Chief executive officer of the state-owned media company Caribbean New Media Group (CNMG), Ken Ali, one of the main architects behind the privately funded pro-Opposition weekly newspaper, The...
You are here
Postpone Senate debate: Carolyn wants wider consultation on election bill
Congress of the People (COP) chairman Carolyn Seepersad-Bachan says the Senate debate on the contentious Constitution (Amendment) Bill should be deferred and further public consultations should be held. Her statement comes days before the bill is due to be laid in the Upper House on Tuesday and debate scheduled for August 26 sitting of the Senate. Seepersad-Bachan, in an interview with the T&T Guardian on Wednesday night, maintained her reservations about the bill, which seeks to amend the Constitution to allow for the recall of MPs, a two-term limit for prime ministers, fixed election dates and, the controversial runoff poll for MPs who did not win their seats by majority of over 50 per cent of votes cast.
On Tuesday, when the bill was debated in the House of Representatives Seepersad-Bachan and Foreign Affairs Minister Winston Dookeran voted against it, while fellow COP member Rodger Samuel abstained. COP leader Prakash Ramadhar and member Dr Lincoln Douglas voted with government MPs for the bill even though the party’s National Council had decided on Sunday to defer voting on the bill for at least one month. The bill was passed after 23 MPs voted for it, 14 against and Samuel abstained.
Seepersad-Bachan, speaking with the T&T Guardian after officially turning on the lights at the Gulf View Recreation Ground, Gulf View, La Romain, said public debate on the bill should be restarted. While she acknowledged that only Persad-Bissessar could make the decision to defer the Senate debate, the San Fernando West MP is firmly of the belief that the bill is too important not to allow citizens to voice their opinion. “This matter needs wider consultation and we need to go back to the public. “I think the Constitution Reform Commission should be allowed to go back to the public for a second phase of discussions to allow for consultation on all the mechanisms that have been proposed,” she said. While she agreed there should be a right of recall, she has difficulty with the runoff mechanism being proposed.
She also does not think the mechanism being proposed for recall is the most effective. “And therefore, should we go back and explain to the people how it will work, (find out) what are their views? “It is the bedrock principle of the COP that if you are going to reform the Constitution of T&T, then it must emerge from the people, not from the politicians, and not from the parliamentarians,” she added. Seepersad-Bachan said a runoff was not the only option and there were others that should be explored. “When we make amendments to the Constitution, it is not about preserving any political party, whether it is COP, UNC, PNM. “This is not why you amend the Constitution. When you amend the Constitution it is for the future of T&T, the electorate,” she contended.
She said the two-candidate runoff system would eliminate third parties and they would become no longer relevant. Seepersad-Bachan said any amendments to the Constitution “must always represent the judgment and the will of the people. “In this particular case we are not seeing that because it could not have possibly brought a bill on one Monday, lay it on the Parliament on Monday and expect to debate that bill seven days after,” she added. She said the runoff provision was new to citizens and it was clear “the people do not understand it... they do not like it.”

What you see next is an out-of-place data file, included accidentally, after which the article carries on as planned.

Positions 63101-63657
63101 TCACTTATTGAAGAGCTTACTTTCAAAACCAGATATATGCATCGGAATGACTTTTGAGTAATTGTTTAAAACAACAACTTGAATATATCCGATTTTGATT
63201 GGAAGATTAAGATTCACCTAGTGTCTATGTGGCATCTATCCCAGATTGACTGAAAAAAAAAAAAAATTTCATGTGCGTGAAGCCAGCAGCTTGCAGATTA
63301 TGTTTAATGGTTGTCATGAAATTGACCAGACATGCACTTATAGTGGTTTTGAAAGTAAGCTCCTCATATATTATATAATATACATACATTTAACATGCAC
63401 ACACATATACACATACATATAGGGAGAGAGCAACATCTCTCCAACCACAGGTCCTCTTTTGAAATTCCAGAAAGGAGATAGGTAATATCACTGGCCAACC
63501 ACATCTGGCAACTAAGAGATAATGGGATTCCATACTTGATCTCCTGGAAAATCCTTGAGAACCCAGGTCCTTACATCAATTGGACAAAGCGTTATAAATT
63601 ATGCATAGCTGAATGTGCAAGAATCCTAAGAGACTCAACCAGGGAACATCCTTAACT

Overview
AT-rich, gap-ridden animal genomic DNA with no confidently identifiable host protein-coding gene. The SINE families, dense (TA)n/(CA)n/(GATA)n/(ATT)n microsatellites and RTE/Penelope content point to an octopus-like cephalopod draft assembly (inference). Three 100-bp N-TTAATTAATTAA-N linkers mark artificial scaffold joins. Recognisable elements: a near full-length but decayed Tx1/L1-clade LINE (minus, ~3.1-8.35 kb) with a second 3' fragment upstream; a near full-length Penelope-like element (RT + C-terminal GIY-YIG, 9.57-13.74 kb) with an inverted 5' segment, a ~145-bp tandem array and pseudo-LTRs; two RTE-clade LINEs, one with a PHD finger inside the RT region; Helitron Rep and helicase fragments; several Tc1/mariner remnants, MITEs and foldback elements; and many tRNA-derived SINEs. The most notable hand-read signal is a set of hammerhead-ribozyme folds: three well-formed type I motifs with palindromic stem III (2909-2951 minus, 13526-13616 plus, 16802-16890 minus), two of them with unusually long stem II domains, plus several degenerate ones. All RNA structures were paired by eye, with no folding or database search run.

Bill against COP principles
Seepersad-Bachan, who said she stood by her vote on Tuesday, said the Constitution (Amendment) Bill “goes against everything we represent at the COP.” She said she could not vote for a bill that would entrench the two party-system and marginalise the third constituency. The COP’s philosophy, she said, had always been to promote a voice for the third constituency and “this provision is going to impact negatively on that and we cannot stand by and say yes. “We are supporting a provision, we are voting for a provision in a bill that will actually go against what the party has stood for,” she added.
She said she disagreed with the reasoning that Ramadhar, as the chairman of the Constitution Reform Commission, had to support the bill. However, she said in a coalition government it must be expected that partners would have differing views. She said the COP’s national council was up in arms over the legislation and passed a resolution to have Tuesday’s debate postponed and if that failed then MPs should vote using their conscience. She said no internal action would be taken against Ramadhar for his vote on Tuesday. He did not hold the view, she said, that the runoff system would negatively affect the multi-party system.
User comments posted on this website are the sole views and opinions of the comment writer and are not representative of Guardian Media Limited or its staff.
Guardian Media Limited accepts no liability and will not be held accountable for user comments.
Guardian Media Limited reserves the right to remove, to edit or to censor any comments.
Any content which is considered unsuitable, unlawful or offensive, includes personal details, advertises or promotes products, services or websites or repeats previous comments will be removed.